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The Hoaxcalls botnet, built to carry out large-scale distributed denial-of-service (DDoS) attacks, has been actively in development since the beginning of the year. One of its hallmarks is that it uses different vulnerability exploits for initial compromise. Researchers, however, have discovered that it’s been a hit-or-miss journey for its operators when it comes to the bugs they choose – while at the same time, they’ve had to reboot after takedowns. “The Hoaxcalls campaign has provided researchers with a number of opportunities over the last several months to explore the trials and errors in researching, developing and building a botnet campaign and the abandoned infrastructure that are left behind,” explained Daniel Smith, researcher with Radware, in a Thursday posting. “Like derelict satellites that orbit the earth, these bots skim and crawl vulnerable internet devices without a real objective.” The Hoaxcalls operators are among those botherders that differentiate themselves from amateur actors with the use of exploits – most of those with fewer technical skills tend to brute-force SSH and Telnet credentials in order to compromise devices and add them to their botnets. However, that strategy has its downsides, Smith noted. “Botherders also have to compete with each other for their share of vulnerable resources,” he wrote. “If there are only 400 vulnerable devices for a given exploit, it’s first-come, first-serve. Those that leverage recent or undisclosed exploits stand…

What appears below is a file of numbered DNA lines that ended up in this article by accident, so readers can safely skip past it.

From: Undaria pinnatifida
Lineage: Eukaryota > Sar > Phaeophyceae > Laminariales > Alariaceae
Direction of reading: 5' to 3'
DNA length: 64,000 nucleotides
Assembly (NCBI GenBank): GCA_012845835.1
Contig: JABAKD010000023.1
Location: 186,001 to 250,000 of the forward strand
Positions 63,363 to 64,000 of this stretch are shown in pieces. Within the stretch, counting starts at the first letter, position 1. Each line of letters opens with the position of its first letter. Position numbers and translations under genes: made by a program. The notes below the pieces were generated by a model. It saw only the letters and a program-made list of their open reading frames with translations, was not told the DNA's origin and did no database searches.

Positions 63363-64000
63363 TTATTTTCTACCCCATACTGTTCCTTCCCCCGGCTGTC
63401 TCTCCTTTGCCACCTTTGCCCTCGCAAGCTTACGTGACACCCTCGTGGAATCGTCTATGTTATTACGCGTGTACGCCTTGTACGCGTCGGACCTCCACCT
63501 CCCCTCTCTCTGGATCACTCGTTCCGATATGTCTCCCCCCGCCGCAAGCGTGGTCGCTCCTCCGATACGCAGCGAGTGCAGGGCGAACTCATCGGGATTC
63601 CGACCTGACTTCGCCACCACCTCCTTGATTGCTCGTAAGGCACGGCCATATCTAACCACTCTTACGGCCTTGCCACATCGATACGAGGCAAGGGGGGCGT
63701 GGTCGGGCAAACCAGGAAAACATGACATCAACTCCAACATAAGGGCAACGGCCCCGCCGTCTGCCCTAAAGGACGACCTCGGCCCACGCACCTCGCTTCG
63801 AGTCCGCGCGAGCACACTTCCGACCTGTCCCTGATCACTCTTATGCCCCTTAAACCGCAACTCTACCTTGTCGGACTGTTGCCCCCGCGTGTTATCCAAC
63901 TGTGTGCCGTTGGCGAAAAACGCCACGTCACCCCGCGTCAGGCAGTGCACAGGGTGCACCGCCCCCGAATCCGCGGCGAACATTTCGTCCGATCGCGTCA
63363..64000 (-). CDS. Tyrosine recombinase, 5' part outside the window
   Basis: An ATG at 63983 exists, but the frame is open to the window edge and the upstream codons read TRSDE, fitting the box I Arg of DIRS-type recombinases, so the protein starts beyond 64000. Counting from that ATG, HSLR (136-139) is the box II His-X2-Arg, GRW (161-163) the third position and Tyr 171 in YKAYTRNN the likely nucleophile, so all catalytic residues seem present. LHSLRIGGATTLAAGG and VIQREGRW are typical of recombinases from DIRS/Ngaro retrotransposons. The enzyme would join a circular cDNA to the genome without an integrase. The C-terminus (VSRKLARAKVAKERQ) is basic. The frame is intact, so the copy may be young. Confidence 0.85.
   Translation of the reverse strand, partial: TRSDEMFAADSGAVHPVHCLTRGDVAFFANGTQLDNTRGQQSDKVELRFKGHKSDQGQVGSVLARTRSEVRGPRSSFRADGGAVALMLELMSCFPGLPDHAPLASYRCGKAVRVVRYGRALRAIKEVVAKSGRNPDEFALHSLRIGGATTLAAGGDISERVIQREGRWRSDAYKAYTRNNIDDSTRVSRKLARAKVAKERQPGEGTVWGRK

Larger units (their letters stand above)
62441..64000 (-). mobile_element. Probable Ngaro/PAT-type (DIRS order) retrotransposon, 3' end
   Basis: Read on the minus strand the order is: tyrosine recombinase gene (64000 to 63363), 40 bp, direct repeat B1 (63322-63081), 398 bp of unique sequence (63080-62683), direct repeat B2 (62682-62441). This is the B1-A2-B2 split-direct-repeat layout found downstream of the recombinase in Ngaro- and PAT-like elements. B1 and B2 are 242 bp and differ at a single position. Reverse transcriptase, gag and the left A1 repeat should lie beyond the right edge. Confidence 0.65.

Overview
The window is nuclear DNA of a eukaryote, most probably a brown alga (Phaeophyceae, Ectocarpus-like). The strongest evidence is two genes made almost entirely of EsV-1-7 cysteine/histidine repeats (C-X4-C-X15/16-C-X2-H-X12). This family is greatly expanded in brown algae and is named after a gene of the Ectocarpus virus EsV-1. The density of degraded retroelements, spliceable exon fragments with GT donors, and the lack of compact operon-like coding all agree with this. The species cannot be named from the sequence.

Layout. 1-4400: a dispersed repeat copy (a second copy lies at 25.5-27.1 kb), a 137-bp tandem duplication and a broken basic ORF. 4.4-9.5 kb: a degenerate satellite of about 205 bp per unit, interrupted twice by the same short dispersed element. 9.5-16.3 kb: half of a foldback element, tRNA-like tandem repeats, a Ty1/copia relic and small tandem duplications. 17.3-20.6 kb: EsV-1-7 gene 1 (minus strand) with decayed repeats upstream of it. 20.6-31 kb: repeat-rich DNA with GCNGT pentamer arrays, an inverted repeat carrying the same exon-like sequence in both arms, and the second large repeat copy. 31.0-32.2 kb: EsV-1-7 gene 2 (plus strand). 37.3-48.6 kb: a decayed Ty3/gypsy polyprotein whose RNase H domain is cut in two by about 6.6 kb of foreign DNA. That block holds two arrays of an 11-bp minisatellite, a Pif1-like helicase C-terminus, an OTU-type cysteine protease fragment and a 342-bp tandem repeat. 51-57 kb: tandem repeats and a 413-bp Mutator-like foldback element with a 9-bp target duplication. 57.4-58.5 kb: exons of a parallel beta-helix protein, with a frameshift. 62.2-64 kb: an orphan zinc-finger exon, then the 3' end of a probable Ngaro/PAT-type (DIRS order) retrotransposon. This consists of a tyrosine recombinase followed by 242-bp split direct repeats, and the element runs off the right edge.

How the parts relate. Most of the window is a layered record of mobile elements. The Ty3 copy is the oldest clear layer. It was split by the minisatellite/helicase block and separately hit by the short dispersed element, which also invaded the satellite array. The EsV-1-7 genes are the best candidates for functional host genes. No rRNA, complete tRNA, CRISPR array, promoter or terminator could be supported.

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Cisco said attackers have been able to compromise its servers after exploiting two known, critical SaltStack vulnerabilities. The flaws exist in the open-source Salt management framework, which are used in Cisco network-tooling products. Two Cisco products incorporate a version of SaltStack that is running the vulnerable salt-master service. The first is Cisco Modeling Labs Corporate Edition (CML), which gives users a virtual sandbox environment to design and configure network topologies. The second is Cisco Virtual Internet Routing Lab Personal Edition (VIRL-PE), used to design, configure and operate networks using versions of Cisco’s network operating systems. Hackers were able to successfully exploit the flaws incorporated in the latter product, resulting in the compromise of six VIRL-PE backend servers, according to Cisco. Those servers are: us-1.virl.info, us-2.virl.info, us-3.virl.info, us-4.virl.info, vsm-us-1.virl.info and vsm-us-2.virl.info. “Cisco infrastructure maintains the salt-master servers that are used with Cisco VIRL-PE,” according to Cisco’s Thursday alert. “Those servers were upgraded on May 7, 2020. Cisco identified that the Cisco maintained salt-master servers that are servicing Cisco VIRL-PE releases 1.2 and 1.3 were compromised.” Cisco said the servers were remediated on May 7. The company also released software updates for the two vulnerable products. Cisco said that the update is “critical,” ranking it 10 out of 10 on the CVSS scale. The SaltStack…